Earth law v. Sky law

Welcome to my humble home


There are many countries on this planet of ours, and they have many legal codes, but each and every one of those laws has one thing in common: they all assume that the citizens who uphold them are standing firmly on the ground, not hurtling through the air at hundreds of miles per hour.

Yes, there is another set of laws, a universal code of conduct, that applies to everyone who is currently strapped into a combination chair/floatation device/fart repository in the stratosphere. From the moment you cross the strangely ovoid threshold of an airplane, you agree to be bound by these ancient and mystic laws.

Everyone must bring a packet of either mixed nuts or chocolate. This is the first and most important rule of Sky Law.

Normal entertainment genres do not exist in the sky. From wheels up to wheels down, reality tv is the highest form of art, and you will watch four hours of Shark Tank with the discernment of an opera fan enjoying Puccini.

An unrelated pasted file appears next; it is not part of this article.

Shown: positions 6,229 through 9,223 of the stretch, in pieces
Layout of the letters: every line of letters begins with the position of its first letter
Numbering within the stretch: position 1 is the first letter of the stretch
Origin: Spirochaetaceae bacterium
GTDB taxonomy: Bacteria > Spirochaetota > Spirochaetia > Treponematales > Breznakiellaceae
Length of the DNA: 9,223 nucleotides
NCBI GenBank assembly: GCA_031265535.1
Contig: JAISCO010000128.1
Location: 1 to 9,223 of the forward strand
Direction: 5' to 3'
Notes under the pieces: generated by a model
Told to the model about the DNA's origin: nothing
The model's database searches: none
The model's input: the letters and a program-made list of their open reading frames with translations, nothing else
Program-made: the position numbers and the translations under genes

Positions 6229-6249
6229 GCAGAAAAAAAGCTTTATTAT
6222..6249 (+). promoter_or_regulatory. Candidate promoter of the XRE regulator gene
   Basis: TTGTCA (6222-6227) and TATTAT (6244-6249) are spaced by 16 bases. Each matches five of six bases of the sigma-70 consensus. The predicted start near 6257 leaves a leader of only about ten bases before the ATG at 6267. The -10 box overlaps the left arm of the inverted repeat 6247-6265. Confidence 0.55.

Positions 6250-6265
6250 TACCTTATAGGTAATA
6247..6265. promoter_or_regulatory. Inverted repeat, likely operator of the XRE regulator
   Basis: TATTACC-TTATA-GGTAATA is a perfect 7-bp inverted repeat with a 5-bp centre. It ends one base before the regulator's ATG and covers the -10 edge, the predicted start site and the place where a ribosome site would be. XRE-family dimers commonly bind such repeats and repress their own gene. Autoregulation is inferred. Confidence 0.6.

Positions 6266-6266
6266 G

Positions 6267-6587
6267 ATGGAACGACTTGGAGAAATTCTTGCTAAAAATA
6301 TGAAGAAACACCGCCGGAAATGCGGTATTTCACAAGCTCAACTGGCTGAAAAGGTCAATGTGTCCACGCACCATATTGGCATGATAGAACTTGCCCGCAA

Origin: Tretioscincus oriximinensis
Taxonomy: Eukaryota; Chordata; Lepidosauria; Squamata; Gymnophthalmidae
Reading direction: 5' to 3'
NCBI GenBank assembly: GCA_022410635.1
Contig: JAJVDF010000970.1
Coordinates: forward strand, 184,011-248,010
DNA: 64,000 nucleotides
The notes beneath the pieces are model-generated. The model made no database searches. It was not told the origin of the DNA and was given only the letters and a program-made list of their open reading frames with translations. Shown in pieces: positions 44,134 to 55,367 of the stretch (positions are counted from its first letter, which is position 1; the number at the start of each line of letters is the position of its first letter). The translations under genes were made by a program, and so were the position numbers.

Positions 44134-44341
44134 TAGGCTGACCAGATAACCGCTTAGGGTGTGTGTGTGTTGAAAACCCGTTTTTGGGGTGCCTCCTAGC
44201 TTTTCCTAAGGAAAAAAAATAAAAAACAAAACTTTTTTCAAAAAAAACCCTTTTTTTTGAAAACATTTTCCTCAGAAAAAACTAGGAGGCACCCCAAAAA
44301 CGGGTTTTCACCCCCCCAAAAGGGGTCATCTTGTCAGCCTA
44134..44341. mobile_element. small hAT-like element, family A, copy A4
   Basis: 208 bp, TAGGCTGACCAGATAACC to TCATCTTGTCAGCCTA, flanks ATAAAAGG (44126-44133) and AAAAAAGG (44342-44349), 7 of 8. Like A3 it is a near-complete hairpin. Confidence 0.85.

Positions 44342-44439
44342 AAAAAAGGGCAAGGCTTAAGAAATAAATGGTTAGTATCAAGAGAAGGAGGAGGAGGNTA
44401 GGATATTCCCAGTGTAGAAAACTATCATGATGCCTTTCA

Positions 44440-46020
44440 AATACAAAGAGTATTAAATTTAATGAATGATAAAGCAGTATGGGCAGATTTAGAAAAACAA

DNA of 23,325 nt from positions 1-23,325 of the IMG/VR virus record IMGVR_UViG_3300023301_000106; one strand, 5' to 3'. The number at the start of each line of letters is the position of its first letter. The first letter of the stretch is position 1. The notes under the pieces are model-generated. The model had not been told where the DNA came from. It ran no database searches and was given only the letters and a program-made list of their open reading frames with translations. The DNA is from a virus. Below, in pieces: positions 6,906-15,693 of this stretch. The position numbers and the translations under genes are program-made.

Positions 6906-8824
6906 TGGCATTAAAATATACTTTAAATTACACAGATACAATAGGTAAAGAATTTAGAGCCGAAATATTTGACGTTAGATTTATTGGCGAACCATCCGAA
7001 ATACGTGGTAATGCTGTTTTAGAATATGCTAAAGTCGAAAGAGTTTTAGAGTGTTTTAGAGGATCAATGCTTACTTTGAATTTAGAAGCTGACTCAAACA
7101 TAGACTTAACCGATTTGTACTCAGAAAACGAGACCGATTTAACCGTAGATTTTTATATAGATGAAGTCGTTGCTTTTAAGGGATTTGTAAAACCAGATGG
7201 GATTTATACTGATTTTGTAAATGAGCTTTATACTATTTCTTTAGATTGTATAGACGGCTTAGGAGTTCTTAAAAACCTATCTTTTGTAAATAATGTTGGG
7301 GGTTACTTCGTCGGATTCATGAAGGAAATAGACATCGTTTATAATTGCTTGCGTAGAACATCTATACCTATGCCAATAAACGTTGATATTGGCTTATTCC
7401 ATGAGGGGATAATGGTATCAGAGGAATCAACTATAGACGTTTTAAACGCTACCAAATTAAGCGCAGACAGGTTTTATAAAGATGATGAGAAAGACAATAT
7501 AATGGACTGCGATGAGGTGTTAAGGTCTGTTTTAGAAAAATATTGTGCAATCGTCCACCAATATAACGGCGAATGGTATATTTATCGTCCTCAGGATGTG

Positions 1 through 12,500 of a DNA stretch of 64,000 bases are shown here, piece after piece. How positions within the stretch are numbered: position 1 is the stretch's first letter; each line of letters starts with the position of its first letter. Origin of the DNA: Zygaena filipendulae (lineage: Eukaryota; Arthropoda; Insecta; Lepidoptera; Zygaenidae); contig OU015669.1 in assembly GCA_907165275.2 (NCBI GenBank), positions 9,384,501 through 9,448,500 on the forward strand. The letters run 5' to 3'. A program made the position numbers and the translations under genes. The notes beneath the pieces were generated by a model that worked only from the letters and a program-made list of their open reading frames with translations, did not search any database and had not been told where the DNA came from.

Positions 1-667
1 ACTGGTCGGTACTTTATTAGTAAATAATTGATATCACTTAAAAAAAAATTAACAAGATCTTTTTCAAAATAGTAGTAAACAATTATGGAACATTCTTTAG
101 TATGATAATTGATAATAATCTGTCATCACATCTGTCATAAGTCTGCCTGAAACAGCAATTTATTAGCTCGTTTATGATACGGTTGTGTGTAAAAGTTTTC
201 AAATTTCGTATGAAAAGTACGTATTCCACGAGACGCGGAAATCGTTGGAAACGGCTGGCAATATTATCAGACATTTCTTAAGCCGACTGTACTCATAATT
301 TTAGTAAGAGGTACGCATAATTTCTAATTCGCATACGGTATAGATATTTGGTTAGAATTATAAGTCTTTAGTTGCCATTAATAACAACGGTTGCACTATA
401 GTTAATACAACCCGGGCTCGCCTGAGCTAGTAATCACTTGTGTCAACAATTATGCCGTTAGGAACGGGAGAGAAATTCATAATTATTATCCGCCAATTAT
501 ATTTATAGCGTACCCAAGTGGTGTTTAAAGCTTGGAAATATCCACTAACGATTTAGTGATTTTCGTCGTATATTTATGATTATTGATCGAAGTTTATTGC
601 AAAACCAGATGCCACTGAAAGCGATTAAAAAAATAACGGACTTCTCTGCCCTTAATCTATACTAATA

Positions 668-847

On the ground, we understand that turbulence is a normal and harmless occurrence that happens when a plane hits small air pockets. In the air, turbulence exists to remind us that it has been a long time since we last believed in an all-powerful deity, but we will definitely, probably, possibly go to church if we survive this flight.

Worst crimes on earth: murder, rape, torture, genocide. Worst crimes in the sky: smelling bad, hogging the armrest, being in possession of a fussy baby.

The capacity of the overhead bins is n – 1, with n being the number of bags that passengers expect to fit in the bins, and 1 being that guy who boarded last and is mad that there’s no room for his massive and valuable carry-on. This last bag will be taken to the cargo area, where it will vanish into an alternate dimension, never be seen again. Such are the sacrifices demanded by Sky law.

Welcome to my humble home

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